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That's a really interesting distinction, Annaliesey. Because for a serious but non-professional adult ballet student, what you describe is normal, and is indeed "practising and improving technique" - We learn through the choreography - the combinations given in exercises at the barre and centre. Your daughter's judgement seems very accurate and mature: if she couldn't see herself learning in that way - which is normal for adult advanced dancers, then she wasn't at that level. There'll come a time when she is at that level!

 

Thanks Kate_N

 

She's probably in that middle ground area at the moment where she could, like a lot of other young dancers, scrape through the class without looking like a complete muppet but would feel pretty awkward and embarrassed, and what's the point if there are other more appropriate classes instead. 

 

She did not want to do a Summer School last year so we agreed she could have a budget to spend at Pineapple and she chose every class carefully. If anything it was probably me saying "why don't you do this one?" and possibly having a little bit of a pushy-mum moment but honestly it was more to do with having spent money on train fair so I thought "why not? you might aswell while you are here". She was honest and said she wouldn't learn well in that class as she was a long way off comfortable at that level and would rather come back another time for the elementary class. 

 

The first taste of having a tutor give verbal instructions without any demo was an RAD Associate class and a couple of girls actually quit the 4 x sundays or whatever purely because of that. Her current teacher does that too in their regular syllabus classes from time to time so she's built up gradually to that and that's OK up to a level :)

 

I think what's difficult from talking with other mums is we hear the terms "intermediate" being used and it can have such a vast meaning! Sometimes it can mean a bit more than a beginner and other times it can mean semi-professional!  Quite tricky to get right if you are a non dancing mum choosing for your dd/ds!   So I'm just leaving it to dd now to decide for herself and I make the phone calls or check beforehand. We made the same mistake in a tap class at Pineapple too where she did an Intermediate class and wanted to come out 10 mins after the warm up! Completely and utterly different from any syllabus stuff she had done up to that point and she felt like a complete novice even though she's working at ISTD Grade 5 and been doing tap since age 6!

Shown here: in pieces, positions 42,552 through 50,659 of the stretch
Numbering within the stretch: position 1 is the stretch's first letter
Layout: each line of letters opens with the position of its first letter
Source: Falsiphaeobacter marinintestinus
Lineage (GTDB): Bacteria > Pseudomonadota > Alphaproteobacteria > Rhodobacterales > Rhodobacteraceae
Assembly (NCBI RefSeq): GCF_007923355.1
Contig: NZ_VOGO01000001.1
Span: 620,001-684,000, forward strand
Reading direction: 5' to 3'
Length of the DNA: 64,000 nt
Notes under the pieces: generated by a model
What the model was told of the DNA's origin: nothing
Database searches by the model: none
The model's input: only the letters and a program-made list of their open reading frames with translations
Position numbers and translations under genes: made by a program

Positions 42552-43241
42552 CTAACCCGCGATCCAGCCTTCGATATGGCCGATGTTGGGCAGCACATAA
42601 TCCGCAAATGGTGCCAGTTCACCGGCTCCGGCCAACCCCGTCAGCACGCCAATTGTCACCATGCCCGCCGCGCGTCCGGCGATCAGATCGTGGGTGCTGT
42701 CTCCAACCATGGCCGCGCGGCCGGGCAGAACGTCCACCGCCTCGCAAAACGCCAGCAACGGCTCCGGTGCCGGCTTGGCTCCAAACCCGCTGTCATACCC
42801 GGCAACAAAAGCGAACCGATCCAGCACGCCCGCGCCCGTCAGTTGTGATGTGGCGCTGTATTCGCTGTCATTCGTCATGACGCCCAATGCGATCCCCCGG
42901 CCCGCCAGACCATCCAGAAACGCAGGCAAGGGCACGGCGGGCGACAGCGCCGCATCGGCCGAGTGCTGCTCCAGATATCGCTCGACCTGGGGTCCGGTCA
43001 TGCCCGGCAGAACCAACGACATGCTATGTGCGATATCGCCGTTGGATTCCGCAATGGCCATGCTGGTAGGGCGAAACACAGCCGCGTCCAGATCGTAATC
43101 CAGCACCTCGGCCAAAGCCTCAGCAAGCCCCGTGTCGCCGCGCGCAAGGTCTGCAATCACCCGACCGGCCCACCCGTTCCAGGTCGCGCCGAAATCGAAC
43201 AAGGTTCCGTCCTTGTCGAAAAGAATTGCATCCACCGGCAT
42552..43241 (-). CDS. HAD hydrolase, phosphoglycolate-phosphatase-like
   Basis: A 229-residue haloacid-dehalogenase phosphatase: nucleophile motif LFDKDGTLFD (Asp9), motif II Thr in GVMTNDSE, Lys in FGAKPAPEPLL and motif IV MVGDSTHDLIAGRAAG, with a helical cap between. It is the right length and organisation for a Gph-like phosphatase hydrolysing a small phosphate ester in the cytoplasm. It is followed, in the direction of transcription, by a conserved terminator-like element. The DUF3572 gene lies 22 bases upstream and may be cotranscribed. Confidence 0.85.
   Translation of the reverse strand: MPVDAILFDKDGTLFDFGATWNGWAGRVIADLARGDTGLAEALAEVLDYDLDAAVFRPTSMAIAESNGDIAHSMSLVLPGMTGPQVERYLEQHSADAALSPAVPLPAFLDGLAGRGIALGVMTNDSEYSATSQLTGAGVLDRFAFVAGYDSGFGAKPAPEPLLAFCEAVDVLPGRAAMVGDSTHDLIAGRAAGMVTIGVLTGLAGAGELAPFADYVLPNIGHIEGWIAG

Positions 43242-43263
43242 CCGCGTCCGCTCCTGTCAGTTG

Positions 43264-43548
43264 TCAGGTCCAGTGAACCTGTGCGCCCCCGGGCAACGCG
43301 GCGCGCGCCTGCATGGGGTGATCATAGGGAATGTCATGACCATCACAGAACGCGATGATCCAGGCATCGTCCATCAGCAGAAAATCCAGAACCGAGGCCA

Another example we had recently enquiring about classes was at a University Ballet Club. That too was inappropriate for her by age range yet was described as "Intermediate". I'd much rather people be honest than have her try and learn in an environment that's not right. 

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your DD sounds like she has a very wise head on her shoulders annaliesey and even more importantly that she is self aware, for her level and for her own dance needs. That's a skill in itself that shows a level of maturity and will help her progress.

 

The difficulty in understanding levels for adult classes is understandable. I think it shows an important distinction between childrens and adult classes. Childrens classes are mostly grades - designed to progress technique, introducing more complex steps and vocabulary gradually. Adult classes are broad level bands - the level assumes the student has already learned the steps and vocabulary and is practising and improving their own technique. The description of level will always be quite general/wide as it will always depend on who attends - a group will probably move more slowly for instance, if there are a lot of new people, or more quickly, if most of the class are regulars who may have been taking that class for years.

 

If you think of RAD associates, or any other non syllabus childrens class, then you have the closest comparison. If your child is in the inter-foundation class, for example, they are expected to be familiar with the steps and vocabulary reached to be working at that level. In the first class a child close to taking their exam would probably find the class easier than a child who has just started the grade, although both are eligible to be there. Fast forward a few months and the 'new' child will have found their stride.

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But they are being 'honest' by describing a class as 'Intermediate level' if it is between Beginner and advanced or professional. I think the mistake is to assume that the dance world runs on the terminology of children's graded syllabi - it really doesn't!

 

RAD, ISTD and all the others are simply children's graded syllabi, used mostly in the UK and former colonies.

Edited by Kate_N